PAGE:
Recently I visited old colleagues at NASA’s White Sands Test Facility. The Orbital Maneuvering System tanks, removed from Discovery, were sitting in the dirt, ready to be cut up and disposed of. The toxic rocket fuel they held for most of their lives makes cleaning those tanks impossible, and it would be a hazard to museum goers to be exposed to fumes from residual rocket fuel hiding in those tanks. So disposing of those high tech, precision built tanks is sad but necessary.
At an early point in my career at NASA I cared a great deal about the function of those tanks. Because I was responsible to know how much gas was in the tank.
The gas gage on the shuttle never worked. Think about it; the gas gage on your car depends on gravity to keep the fluid in an orderly manner in the bottom of the tank. In space, in microgravity, blobs of fluid just float around inside the tank. How do you measure that? Even more important; how do you get the fuel to the rocket engine? In the Orbital Maneuvering System that question was answered by building in a fine mesh screen: double dutch twill weave. The surface tension of the liquid would keep the gas out and fuel in where the pipe exited from the propellant tank. But reusable tanks brought the concern that those screens could be damaged by vibration or shock during flight. Periodically between flights the screens were tested using a “bubble point” device. A good pressure check with no bubbles meant the screens had no holes and were working properly. Those bubble point tests were done at White Sands. Thereby hangs a tale.
Removing the OMS pods and shipping them to WSTF was a real logistical nightmare. Somebody had the bright idea to move the bubble point testing equipment to KSC so the test could be performed without moving the pods. Brilliant! Until we ran into the standards issue.
For space flight hardware, the Shuttle program specified the standards used in the design, development, testing, and production. But for ground test equipment, the space center where the equipment was used was responsible for the standards. You might think that NASA would have a set of standards for things like welding a pressurized metal tank used in ground checkout of space flight hardware. But if you thought that you would be wrong. Much of the time NASA appears to be a loose confederation of 10 quasi independent fiefdoms, each pretty much in charge of their own business. People often ask me what would I do if I were king of NASA for a day. They expect me to say something like: build this rocket, launch that satellite. Rather I think how I would standardize the procurement processes, or the human resources procedures, or the engineering standards used across the agency. But then I always was a dreamer, tilting at impossible windmills. Launching rockets is easy; getting engineers to agree on standards is hard.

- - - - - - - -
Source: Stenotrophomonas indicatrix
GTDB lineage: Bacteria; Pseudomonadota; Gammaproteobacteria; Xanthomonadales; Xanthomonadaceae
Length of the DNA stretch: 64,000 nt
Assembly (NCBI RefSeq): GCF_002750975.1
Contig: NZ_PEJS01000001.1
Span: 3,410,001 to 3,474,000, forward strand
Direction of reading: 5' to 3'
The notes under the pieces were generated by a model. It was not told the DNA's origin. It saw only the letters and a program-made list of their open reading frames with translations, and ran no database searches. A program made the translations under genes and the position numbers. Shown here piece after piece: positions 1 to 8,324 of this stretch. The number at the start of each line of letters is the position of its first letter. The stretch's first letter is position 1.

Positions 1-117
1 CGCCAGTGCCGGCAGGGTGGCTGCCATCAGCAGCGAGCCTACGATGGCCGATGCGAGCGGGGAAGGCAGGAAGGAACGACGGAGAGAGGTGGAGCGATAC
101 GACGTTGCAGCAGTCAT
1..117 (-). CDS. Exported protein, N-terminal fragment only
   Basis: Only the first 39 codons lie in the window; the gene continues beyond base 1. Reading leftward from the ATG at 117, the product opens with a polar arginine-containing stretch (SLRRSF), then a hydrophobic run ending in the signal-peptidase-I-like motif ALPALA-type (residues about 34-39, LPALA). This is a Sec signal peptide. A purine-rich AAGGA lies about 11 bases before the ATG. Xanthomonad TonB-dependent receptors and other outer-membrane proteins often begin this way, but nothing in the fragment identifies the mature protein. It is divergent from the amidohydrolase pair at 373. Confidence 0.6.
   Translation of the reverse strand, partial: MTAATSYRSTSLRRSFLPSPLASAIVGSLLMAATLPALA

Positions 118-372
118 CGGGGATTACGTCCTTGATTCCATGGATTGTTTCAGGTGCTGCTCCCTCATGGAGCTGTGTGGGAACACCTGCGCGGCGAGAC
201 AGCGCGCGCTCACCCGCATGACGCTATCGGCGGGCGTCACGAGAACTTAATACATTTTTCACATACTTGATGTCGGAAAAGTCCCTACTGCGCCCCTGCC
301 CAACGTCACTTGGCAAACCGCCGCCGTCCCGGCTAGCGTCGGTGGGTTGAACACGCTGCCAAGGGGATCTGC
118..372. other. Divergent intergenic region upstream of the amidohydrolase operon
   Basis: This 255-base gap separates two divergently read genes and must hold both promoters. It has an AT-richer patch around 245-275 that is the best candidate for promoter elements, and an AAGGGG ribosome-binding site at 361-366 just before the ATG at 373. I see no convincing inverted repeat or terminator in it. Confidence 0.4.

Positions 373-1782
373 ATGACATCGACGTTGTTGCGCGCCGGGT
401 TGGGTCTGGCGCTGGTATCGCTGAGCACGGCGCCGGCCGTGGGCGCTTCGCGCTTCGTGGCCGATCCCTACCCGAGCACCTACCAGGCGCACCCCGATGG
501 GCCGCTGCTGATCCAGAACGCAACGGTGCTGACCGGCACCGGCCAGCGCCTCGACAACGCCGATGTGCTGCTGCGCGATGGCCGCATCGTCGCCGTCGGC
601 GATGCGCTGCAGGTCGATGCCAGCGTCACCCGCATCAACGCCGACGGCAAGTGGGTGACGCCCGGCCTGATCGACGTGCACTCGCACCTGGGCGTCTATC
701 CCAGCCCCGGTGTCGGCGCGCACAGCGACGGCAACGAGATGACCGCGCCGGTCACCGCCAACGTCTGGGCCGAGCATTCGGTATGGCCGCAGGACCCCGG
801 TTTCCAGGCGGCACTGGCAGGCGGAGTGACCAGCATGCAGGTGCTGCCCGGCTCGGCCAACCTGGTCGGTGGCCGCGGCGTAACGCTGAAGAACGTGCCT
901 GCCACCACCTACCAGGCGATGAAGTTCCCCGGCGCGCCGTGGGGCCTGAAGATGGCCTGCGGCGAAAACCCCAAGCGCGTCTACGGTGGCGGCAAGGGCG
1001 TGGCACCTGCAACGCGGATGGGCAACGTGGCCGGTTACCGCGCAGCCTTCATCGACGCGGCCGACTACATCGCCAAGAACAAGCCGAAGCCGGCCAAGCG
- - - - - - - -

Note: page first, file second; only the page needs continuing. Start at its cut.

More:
Back to our story . . .
The WSTF had build the OMS tank screen bubble point testing equipment to the center recognized standard for welding pressure vessels. I don’t remember whose standard that was, but it was a nationally recognized standard; let’s say it was a standard of the American Society of Mechanical Engineers. A good standard. A recognized standard. But not the only standard.
At the Kennedy Space Center, they use a different standard; I don’t remember which one, but let’s just say it was the standard of the American National Standards Institute. Now I’ve probably gotten it wrong, but that is just the illustration. Another standard; equally recognized, equally good.
Unless you are a welding standards expert. At KSC, as at every center, a Technical Expert is responsible to see that all hazardous equipment is built to their standards
Moving an ASME certified piece of hardware to the ANSI requiring Kennedy Space Center turned into a herculean job. The KSC Technical Expert would NOT approve its use. Some obscure, arcane difference existed between the standards that he never completely explained to me. A poor program manager could not overrule the Independent Technical Expert, only the Center Director could do that. So no matter how much we cajoled, persuaded, pleaded, accepting the equipment was a non-starter. The Center Director said it was important to show support to his Technical Expert.
So what were we to do? Continue the costly and somewhat dangerous practice of sending OMS tanks half way across the country? Stop doing a necessary safety check of the screens and risk stranding astronauts in orbit some day? Build a new set of test equipment with the KSC required standard which would be a complete waste of the taxpayer’s money? Or. . . accept a waiver.
The program manager had to sign a waiver to the requirement saying that we, the program management, accepted the risk of using non-standard equipment. Yes, we were evil, blind to the risks involved, interested in only schedule and cost. Or so you would think if you read the waiver description.
Small price to pay to get on with business, save money, eliminate other hazards. Honestly, I never understood what the argument was about. I think it was really about control.
So these days I read the NASA procurement request for the new Commercial Crew vehicles, and see that there is a long list of specifications that the companies must use. Almost all of them have the notation that the bidder could propose using a different standard if they are willing to prove to the NASA Technical Expert that the proposed standard “meets or exceeds” the NASA requirement.
And I think about that OMS bubble point equipment and wonder why we are making companies tilt at impossible windmills. Building the rocket is easy. Getting agreement on standards between engineers is hard.